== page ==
Virginia M. Richards
Mark Ian Sanderson
Dept. of Psychol., 3815 Walnut St., Univ. of Pennsylvania, Philadelphia, PA 19104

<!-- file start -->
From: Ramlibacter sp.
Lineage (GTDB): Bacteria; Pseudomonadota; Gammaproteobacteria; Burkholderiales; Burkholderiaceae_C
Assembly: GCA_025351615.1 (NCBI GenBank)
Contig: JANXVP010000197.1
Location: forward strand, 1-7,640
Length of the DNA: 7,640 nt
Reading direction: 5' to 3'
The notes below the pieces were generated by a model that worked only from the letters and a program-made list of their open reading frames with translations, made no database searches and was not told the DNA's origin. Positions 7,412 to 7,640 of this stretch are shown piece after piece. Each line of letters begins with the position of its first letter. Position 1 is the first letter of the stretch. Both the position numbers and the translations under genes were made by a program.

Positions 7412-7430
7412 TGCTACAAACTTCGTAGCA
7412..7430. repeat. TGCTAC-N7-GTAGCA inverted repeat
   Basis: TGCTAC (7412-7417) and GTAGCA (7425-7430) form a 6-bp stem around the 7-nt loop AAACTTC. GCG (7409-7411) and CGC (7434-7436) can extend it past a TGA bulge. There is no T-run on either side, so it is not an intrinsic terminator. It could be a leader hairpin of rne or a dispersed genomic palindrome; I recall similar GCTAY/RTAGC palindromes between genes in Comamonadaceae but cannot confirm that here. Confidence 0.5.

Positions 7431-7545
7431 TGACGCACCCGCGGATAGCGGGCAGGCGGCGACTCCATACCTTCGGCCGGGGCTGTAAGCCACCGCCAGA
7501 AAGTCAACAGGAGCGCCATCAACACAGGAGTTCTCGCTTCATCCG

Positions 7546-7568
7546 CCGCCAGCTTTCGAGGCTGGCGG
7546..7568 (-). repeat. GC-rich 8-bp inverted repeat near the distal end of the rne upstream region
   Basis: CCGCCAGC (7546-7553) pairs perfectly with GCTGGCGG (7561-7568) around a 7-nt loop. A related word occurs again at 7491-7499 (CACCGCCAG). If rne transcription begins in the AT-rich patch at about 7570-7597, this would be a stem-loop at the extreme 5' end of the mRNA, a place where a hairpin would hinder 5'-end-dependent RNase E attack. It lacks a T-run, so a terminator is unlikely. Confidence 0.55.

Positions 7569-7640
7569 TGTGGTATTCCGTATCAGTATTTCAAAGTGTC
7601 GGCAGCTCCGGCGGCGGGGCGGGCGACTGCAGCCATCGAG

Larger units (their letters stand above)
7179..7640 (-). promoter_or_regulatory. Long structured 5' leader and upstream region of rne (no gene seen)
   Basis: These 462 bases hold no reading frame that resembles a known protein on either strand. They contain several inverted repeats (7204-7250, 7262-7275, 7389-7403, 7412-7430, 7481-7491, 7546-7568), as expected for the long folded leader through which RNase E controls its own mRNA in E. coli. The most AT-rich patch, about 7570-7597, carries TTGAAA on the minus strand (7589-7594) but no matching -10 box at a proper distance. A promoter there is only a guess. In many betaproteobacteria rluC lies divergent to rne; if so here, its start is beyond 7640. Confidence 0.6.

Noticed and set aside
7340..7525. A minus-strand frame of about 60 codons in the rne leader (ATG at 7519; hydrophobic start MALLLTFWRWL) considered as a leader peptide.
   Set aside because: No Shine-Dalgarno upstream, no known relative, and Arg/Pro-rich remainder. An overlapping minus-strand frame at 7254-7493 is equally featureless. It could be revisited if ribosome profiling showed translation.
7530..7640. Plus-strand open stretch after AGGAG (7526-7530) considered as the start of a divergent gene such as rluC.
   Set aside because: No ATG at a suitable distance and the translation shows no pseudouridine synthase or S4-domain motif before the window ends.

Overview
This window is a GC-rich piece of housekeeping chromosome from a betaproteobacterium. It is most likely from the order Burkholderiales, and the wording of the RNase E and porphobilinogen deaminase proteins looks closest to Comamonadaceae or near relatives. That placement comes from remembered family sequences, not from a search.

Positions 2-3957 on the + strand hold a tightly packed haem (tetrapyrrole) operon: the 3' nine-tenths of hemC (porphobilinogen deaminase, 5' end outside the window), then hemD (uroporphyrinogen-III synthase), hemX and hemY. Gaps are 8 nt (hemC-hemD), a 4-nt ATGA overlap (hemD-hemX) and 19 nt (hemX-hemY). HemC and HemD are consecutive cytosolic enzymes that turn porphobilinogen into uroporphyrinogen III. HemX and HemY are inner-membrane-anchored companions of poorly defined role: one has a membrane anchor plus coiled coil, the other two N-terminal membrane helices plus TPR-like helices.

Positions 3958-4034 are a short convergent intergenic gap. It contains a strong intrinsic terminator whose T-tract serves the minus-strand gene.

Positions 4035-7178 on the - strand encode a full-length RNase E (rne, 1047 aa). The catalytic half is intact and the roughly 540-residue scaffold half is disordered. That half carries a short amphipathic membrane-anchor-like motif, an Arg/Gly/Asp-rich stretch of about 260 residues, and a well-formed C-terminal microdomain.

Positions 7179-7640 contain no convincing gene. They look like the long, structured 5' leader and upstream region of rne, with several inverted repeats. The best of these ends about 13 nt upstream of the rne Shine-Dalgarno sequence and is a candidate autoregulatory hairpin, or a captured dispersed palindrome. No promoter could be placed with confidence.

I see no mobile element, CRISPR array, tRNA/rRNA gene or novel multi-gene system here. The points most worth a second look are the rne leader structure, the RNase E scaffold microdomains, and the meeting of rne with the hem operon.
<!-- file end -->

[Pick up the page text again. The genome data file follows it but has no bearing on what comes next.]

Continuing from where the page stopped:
In an effort to examine the shift from modulation-based discrimination for narrow-band complex stimuli to across-frequency spectral comparisons for wideband complex stimuli, the mutual discriminability of 11 stimuli was determined. The five ``base'' stimuli were the sum of three tones. By altering the relative phases of the tones, modulation depths ranging from maximum (SAM) to minimum (QFM) were generated using five equal log steps. The central frequency was 1000 Hz, and modulation rates ranged from 20 to 240 Hz. Three additional stimuli had envelopes identical to three of the base stimuli, but had periodic fine structures. Three other stimuli had fine structures identical to three of the base stimuli, but no envelope modulation. For observers tested thus far, where the modulation rate was 20 Hz, discriminability is well described as being based on changes in modulation depth. Where the modulation rate was 240 Hz, the discrimination appears to depend on changes in long term power spectra. For intermediate modulation rates, the data do not appear to reflect a gradual change from modulation-based detection to power spectrum-based detection, but the intervening cues appear not to be well defined by our stimuli.